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. Last Updated: 07/27/2016

Right on a Few Points, Dead Wrong on Others

Russia is turning up the volume of its criticism of the arms control framework that has underpinned the international order since the end of the Cold War. First the chief of the General Staff said Moscow was contemplating unilaterally withdrawing from the INF treaty -- signed by Ronald Reagan and Mikhail Gorbachev in 1987 -- that scrapped U.S. and Russian medium-range nuclear missiles. Then Foreign Minister Sergei Lavrov suggested the same about the CFE treaty, saying the pact to cut back conventional forces in Europe is "meaningless."

Coming hard on the heels of President Vladimir Putin's diatribe about U.S. unilateralism and the dangers of a "unipolar" world a week ago in Munich, this starts to look like a co-ordinated push, in worrying Cold War language. But Russian officials insist it is simply the start of a "more candid dialogue that has been long overdue."

The immediate issue that has irked the Kremlin is the revival of U.S. plans for its ballistic missile defense system to include radar installations in the Czech Republic and interceptor missiles in Poland. Russia sees the move as offensive. But there is more. The Russian president feels much more self-confident, thanks to the healthy performance of his economy and the reimposition of "order" on his political system. Now he wants proper (U.S.) recognition of his international role.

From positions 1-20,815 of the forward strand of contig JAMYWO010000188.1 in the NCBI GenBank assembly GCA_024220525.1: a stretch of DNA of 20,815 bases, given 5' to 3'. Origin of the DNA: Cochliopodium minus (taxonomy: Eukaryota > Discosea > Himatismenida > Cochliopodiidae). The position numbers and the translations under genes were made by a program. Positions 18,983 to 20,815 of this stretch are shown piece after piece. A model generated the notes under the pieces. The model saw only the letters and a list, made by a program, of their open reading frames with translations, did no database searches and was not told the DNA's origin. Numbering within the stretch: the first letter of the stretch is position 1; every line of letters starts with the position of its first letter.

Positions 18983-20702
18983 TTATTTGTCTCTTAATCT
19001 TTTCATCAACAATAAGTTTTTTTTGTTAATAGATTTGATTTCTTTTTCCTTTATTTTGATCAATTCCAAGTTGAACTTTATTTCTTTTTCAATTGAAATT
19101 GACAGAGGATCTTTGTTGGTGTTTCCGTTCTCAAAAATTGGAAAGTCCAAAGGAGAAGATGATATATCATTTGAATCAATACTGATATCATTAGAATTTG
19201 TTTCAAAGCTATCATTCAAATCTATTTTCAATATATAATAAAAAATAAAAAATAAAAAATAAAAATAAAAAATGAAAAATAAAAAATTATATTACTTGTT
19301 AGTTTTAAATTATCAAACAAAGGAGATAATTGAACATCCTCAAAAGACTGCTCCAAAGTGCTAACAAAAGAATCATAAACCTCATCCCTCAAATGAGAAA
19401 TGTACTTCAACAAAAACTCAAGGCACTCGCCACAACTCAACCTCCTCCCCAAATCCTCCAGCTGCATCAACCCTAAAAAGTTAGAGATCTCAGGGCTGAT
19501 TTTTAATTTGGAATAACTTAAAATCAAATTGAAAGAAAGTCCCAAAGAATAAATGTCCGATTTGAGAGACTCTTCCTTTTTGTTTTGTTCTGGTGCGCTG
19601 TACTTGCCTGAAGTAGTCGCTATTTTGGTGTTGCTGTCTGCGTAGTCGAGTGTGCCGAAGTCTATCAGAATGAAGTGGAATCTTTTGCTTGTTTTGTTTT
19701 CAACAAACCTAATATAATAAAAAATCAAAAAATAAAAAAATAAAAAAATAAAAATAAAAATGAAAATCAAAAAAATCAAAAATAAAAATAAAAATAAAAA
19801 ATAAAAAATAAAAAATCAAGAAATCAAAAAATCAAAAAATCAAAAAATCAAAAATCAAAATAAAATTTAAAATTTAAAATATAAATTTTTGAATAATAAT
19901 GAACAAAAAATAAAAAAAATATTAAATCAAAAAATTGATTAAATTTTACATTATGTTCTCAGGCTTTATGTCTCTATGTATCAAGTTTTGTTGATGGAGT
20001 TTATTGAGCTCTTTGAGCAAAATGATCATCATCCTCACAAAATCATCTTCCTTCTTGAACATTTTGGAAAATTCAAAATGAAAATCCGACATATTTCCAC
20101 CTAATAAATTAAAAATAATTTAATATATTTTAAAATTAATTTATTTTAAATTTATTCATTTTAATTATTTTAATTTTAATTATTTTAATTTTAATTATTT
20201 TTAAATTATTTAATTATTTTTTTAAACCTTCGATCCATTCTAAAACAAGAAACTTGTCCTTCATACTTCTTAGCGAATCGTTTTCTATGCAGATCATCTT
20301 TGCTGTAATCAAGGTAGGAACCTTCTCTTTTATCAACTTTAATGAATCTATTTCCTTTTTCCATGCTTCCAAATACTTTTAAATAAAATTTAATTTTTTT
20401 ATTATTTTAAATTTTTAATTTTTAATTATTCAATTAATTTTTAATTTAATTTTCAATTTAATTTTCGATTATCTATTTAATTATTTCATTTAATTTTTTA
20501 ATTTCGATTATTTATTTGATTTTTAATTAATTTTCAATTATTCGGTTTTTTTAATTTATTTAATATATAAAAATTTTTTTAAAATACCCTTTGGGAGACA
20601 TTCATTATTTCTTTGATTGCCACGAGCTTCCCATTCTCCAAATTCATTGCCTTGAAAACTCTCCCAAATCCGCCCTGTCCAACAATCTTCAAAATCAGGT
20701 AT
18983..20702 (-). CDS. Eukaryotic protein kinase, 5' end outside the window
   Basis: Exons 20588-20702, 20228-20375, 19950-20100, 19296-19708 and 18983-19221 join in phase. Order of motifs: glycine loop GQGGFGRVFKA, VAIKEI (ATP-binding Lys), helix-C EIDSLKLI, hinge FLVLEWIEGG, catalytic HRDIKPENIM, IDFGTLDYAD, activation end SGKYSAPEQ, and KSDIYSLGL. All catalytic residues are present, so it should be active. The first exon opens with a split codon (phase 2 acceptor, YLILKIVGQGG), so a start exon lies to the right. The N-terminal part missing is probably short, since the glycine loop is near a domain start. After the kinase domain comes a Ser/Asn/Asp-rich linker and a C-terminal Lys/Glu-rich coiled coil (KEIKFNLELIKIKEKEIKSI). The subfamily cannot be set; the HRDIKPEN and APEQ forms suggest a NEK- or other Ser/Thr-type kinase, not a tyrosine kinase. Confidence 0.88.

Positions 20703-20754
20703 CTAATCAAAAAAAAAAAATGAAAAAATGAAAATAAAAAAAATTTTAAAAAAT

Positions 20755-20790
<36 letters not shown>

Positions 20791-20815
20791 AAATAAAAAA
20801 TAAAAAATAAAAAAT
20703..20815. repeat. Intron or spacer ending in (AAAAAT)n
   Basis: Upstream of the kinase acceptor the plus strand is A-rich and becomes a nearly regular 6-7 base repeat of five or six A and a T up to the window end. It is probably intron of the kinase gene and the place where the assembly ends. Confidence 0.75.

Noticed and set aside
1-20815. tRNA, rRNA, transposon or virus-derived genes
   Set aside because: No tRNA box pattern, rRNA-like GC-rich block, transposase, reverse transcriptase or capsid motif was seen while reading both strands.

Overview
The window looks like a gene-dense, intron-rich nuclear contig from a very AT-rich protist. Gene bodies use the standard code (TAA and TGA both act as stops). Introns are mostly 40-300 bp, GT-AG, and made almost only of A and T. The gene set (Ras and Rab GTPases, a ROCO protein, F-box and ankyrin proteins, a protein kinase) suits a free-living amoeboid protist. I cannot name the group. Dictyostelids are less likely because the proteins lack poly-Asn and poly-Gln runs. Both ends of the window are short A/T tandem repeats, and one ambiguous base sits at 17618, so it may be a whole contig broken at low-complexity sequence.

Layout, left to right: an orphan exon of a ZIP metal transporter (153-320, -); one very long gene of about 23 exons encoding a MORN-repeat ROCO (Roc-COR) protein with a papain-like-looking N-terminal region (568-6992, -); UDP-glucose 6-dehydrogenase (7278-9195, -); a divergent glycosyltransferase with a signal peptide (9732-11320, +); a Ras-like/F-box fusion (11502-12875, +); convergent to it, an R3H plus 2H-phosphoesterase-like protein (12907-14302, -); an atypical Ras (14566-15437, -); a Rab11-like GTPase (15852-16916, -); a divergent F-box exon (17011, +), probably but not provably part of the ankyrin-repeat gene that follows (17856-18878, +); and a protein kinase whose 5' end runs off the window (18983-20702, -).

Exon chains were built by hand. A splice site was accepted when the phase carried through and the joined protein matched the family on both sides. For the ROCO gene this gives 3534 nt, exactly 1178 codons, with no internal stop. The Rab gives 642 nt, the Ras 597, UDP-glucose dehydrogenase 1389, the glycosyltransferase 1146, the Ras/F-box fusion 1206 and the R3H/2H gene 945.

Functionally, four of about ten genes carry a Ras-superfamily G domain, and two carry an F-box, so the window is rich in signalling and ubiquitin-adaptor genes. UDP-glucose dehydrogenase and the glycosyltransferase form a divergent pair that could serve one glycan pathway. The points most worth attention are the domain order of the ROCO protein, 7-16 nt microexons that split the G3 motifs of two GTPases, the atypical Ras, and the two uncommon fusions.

Putin is both right and wrong. He is right that the unipolar world that followed the collapse of the Soviet Union has proved unstable and is already disappearing. Last week's deal to persuade North Korea to scrap its nuclear weapons program relied on Chinese muscle as much as U.S. pressure. Washington cannot deliver a deal on its own with Iran, either. And its plight in Iraq has greatly undermined its influence throughout the Middle East.

The Russian president also knows that, to many, his words do not sound truculent, but perfectly reasonable.

Yet he is wrong on two counts. In the first place, his criticism of the instability of a unipolar world can be applied as much to the system of "managed democracy" he has established in Russia as to the wider international setting. The only real power in Putin's Russia resides in the Kremlin. There is no transparent system to ensure his succession next year because political parties are a sham. Russia's democracy is very limited.

He is also wrong to try to promote a new international arms control order by threatening to tear up the old treaties first. That sort of saber rattling will simply raise hackles. He is right to raise the question, because the treaties have been overtaken by events, but wrong to do it so aggressively.

This comment appeared as an editorial in the Financial Times.